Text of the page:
Great news everyone! I’ve created a wrapper around RSQLite I call Andromeda (AsynchroNous Disk-based Representation of MassivE DAta), and have tested it, showing that it indeed is able to handle large objects without breaking memory limits. It is not as fast as ff was (two things are currently slow: saving Andromeda objects as compressed files, and tidying covariates), but I think there are still options to explore to make it faster. And using Andromeda leads to much cleaner code (and therefore more reliable code) than when using ff.
Unfortunately, switching from ff to Andromeda will require rewriting pretty much our entire Methods Library, and I can use some help.
@jreps, @Rijnbeek: could you change the Patient-Level Prediction package?
@msuchard: could you change Cyclops?
I’ll take on CohortMethod and CohortDiagnostics. We can do other packages like SelfControlledCaseSeries at a later point in time.
I have already created Andromeda versions of DatabaseConnector (andromeda branch) and FeatureExtraction (andromeda branch). I recommend we create ‘andromeda’ branches for all our packages, so we can switch all at the same time. I do not want to postpone the switch for too long, because already we see the andromeda and develop branches start to diverge, for example for DatabaseConnector (gotta keep adding code for BigQuery ).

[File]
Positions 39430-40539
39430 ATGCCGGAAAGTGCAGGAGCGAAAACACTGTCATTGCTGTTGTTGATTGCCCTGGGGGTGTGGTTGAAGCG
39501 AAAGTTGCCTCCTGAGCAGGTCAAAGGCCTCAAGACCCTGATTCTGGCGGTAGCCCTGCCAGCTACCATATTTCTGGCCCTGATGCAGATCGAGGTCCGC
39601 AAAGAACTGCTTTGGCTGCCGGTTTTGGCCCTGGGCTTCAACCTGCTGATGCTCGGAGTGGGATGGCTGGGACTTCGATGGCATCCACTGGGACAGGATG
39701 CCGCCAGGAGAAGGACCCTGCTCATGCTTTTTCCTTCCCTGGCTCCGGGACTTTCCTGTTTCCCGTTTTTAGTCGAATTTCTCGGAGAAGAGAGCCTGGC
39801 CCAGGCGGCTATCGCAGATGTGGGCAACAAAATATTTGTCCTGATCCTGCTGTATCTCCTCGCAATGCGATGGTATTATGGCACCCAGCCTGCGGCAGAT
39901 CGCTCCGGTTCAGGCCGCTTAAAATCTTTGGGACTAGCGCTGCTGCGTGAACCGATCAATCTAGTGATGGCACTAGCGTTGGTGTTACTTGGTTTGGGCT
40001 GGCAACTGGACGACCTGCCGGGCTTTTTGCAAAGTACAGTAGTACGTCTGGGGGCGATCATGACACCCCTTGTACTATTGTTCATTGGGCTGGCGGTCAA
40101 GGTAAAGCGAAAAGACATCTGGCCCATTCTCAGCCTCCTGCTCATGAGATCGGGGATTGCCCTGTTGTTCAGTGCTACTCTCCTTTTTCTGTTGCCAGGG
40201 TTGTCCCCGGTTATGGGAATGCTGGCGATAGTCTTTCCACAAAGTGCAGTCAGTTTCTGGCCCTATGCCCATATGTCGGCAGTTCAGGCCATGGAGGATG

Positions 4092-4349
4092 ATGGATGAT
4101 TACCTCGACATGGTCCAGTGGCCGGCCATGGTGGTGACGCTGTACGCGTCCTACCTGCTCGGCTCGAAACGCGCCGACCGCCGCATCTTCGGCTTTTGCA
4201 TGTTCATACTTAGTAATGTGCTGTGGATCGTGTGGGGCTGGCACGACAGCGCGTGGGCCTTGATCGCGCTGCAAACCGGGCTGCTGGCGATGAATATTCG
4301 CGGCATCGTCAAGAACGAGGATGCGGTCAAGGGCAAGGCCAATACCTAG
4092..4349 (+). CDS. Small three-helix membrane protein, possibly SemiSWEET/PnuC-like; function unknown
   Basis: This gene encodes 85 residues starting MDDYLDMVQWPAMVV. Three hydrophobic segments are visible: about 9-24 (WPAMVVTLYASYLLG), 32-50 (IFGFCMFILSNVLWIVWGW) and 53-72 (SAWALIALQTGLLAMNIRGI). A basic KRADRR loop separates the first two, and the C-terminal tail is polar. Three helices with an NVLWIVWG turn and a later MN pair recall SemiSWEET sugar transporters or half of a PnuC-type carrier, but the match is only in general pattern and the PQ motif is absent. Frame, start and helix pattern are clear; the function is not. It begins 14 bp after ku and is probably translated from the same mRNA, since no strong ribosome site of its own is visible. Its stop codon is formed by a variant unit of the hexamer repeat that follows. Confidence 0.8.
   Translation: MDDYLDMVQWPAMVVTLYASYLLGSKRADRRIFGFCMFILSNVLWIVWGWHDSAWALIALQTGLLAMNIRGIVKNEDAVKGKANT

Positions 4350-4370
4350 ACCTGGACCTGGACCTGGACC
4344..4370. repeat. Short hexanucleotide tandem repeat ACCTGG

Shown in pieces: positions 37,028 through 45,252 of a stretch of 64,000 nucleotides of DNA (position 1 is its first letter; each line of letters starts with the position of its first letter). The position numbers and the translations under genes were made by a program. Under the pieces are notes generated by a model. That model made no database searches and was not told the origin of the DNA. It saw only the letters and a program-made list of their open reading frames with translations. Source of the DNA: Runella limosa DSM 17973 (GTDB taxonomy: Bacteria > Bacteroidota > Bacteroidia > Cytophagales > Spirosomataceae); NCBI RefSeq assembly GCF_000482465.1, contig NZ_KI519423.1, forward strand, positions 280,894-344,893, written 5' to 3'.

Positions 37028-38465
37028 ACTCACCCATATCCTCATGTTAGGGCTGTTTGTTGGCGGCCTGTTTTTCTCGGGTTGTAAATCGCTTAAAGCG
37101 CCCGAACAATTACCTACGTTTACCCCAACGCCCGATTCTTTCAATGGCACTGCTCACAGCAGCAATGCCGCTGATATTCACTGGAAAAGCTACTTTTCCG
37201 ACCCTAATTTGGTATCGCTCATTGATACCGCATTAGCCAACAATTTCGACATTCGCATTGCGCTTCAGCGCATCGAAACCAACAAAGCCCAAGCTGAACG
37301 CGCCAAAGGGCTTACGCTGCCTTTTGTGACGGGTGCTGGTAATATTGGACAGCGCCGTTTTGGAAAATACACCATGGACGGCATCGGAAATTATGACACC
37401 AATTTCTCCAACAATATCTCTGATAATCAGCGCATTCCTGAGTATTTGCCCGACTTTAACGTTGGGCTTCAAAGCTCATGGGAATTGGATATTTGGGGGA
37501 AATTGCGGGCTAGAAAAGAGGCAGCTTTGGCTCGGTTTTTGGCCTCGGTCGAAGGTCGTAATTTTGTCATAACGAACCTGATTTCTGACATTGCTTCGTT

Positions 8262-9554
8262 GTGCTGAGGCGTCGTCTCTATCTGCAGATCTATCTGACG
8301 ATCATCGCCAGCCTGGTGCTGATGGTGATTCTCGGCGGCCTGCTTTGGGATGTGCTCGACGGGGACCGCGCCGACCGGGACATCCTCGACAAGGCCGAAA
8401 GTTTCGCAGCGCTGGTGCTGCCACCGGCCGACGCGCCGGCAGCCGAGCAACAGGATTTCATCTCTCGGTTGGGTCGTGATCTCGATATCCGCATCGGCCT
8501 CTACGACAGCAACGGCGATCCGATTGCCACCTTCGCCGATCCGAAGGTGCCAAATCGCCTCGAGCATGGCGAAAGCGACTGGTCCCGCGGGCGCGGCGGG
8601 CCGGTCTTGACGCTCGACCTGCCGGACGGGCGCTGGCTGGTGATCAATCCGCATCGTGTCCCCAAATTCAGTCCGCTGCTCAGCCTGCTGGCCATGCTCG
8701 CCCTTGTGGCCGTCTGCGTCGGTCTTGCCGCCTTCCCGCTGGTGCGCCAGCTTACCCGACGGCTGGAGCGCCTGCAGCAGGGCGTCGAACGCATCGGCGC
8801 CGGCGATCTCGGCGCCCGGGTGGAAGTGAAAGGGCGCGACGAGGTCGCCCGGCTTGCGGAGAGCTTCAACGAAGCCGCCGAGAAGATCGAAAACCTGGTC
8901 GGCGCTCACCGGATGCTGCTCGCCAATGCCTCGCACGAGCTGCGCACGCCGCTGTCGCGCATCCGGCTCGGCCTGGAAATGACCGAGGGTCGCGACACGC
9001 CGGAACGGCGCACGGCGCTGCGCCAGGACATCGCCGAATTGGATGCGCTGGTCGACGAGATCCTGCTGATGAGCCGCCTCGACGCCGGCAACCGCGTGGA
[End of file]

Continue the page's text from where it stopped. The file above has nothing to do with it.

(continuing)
Here’s how to use Andromeda:
- I’ve added functions like sqlQueryToAndromeda to DatabaseConnector to download directly into an Andromeda environment. You can see an example of how I use that in FeatureExtraction here.
- There’s a vignette on Andromeda.
- FeatureExtraction now creates
CovariateData objects that inherit from
Andromeda, as you can see here. I suggest we use this same mechanism in PLP and CohortMethod: I intend to make the
CohortMethodData object inherit from
CovariateData. We could do the same for